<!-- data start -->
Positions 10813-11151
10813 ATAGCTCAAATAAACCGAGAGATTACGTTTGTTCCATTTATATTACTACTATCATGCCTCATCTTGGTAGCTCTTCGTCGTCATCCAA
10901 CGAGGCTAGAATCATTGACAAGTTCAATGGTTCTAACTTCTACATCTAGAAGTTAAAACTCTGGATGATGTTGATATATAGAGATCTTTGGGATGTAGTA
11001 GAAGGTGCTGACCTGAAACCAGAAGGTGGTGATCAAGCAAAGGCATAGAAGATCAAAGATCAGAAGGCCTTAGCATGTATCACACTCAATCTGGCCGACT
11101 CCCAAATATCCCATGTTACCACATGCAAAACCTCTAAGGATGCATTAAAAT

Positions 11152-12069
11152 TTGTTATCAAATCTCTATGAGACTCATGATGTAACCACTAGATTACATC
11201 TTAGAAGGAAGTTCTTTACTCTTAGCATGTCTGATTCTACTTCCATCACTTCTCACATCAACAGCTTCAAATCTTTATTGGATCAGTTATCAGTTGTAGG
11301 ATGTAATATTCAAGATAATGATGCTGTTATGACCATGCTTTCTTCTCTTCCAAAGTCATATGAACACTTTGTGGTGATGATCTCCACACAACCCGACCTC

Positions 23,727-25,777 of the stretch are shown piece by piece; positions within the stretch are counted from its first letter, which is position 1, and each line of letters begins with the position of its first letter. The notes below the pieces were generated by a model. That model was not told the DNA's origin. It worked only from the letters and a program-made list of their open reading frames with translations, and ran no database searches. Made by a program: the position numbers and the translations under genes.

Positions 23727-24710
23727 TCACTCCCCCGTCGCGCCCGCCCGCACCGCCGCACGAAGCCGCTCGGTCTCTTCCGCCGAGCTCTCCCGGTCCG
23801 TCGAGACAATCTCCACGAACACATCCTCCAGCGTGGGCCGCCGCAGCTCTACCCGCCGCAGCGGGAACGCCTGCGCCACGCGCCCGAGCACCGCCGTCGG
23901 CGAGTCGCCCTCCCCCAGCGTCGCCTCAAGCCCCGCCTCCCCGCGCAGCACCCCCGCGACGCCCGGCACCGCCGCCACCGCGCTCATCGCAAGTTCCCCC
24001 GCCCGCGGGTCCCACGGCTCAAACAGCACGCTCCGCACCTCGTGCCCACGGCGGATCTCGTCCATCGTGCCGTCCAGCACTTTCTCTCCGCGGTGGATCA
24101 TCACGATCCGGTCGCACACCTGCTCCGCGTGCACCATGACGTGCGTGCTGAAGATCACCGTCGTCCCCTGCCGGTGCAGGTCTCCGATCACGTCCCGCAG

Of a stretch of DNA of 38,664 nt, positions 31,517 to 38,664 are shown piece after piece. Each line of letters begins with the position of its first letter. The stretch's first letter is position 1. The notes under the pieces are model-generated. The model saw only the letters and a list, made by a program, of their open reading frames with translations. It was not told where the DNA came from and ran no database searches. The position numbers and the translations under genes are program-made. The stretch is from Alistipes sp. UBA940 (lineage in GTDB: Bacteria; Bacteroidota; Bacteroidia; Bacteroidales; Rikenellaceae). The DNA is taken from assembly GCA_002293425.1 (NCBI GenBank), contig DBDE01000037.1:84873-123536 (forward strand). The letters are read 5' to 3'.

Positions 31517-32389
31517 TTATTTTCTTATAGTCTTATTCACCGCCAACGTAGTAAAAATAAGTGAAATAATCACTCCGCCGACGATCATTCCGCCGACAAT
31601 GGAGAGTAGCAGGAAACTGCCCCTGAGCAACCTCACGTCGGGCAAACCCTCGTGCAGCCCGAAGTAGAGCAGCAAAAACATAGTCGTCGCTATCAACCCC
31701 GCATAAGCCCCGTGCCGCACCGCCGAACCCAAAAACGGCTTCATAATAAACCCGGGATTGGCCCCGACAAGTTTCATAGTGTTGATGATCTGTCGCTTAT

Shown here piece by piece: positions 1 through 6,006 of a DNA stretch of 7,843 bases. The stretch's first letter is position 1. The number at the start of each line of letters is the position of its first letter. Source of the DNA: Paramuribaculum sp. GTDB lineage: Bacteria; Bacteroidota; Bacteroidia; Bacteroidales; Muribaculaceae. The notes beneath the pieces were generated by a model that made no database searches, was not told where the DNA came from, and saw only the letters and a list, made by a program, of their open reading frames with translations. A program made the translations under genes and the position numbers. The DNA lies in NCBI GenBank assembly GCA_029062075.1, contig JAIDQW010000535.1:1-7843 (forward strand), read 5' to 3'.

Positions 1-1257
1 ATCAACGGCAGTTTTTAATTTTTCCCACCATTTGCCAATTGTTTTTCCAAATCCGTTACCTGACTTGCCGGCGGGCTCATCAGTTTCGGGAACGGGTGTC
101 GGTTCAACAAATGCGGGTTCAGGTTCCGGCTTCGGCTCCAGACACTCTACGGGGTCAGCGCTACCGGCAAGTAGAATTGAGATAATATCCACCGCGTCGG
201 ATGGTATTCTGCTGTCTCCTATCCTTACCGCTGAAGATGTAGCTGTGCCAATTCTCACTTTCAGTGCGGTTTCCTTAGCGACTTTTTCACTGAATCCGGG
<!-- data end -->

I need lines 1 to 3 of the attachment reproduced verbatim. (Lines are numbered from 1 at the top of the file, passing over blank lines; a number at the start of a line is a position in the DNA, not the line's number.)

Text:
Positions 10813-11151
10813 ATAGCTCAAATAAACCGAGAGATTACGTTTGTTCCATTTATATTACTACTATCATGCCTCATCTTGGTAGCTCTTCGTCGTCATCCAA
10901 CGAGGCTAGAATCATTGACAAGTTCAATGGTTCTAACTTCTACATCTAGAAGTTAAAACTCTGGATGATGTTGATATATAGAGATCTTTGGGATGTAGTA